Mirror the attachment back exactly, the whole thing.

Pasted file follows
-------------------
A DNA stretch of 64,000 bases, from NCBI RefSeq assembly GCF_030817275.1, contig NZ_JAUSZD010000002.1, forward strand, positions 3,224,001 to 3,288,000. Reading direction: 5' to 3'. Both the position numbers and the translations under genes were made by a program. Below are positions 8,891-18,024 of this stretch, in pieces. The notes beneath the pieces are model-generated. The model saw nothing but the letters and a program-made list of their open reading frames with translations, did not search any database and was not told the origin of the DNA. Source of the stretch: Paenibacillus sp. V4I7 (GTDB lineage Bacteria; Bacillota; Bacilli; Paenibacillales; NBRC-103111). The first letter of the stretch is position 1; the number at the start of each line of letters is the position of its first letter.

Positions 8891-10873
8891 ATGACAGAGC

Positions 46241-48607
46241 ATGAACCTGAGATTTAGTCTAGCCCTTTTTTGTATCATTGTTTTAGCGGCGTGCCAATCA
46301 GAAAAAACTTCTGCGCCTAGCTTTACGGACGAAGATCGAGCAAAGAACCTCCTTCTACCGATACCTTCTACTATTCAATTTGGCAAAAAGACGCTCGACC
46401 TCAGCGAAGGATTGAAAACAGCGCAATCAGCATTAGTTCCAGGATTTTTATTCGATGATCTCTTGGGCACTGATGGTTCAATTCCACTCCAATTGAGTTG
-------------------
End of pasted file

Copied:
A DNA stretch of 64,000 bases, from NCBI RefSeq assembly GCF_030817275.1, contig NZ_JAUSZD010000002.1, forward strand, positions 3,224,001 to 3,288,000. Reading direction: 5' to 3'. Both the position numbers and the translations under genes were made by a program. Below are positions 8,891-18,024 of this stretch, in pieces. The notes beneath the pieces are model-generated. The model saw nothing but the letters and a program-made list of their open reading frames with translations, did not search any database and was not told the origin of the DNA. Source of the stretch: Paenibacillus sp. V4I7 (GTDB lineage Bacteria; Bacillota; Bacilli; Paenibacillales; NBRC-103111). The first letter of the stretch is position 1; the number at the start of each line of letters is the position of its first letter.

Positions 8891-10873
8891 ATGACAGAGC

Positions 46241-48607
46241 ATGAACCTGAGATTTAGTCTAGCCCTTTTTTGTATCATTGTTTTAGCGGCGTGCCAATCA
46301 GAAAAAACTTCTGCGCCTAGCTTTACGGACGAAGATCGAGCAAAGAACCTCCTTCTACCGATACCTTCTACTATTCAATTTGGCAAAAAGACGCTCGACC
46401 TCAGCGAAGGATTGAAAACAGCGCAATCAGCATTAGTTCCAGGATTTTTATTCGATGATCTCTTGGGCACTGATGGTTCAATTCCACTCCAATTGAGTTG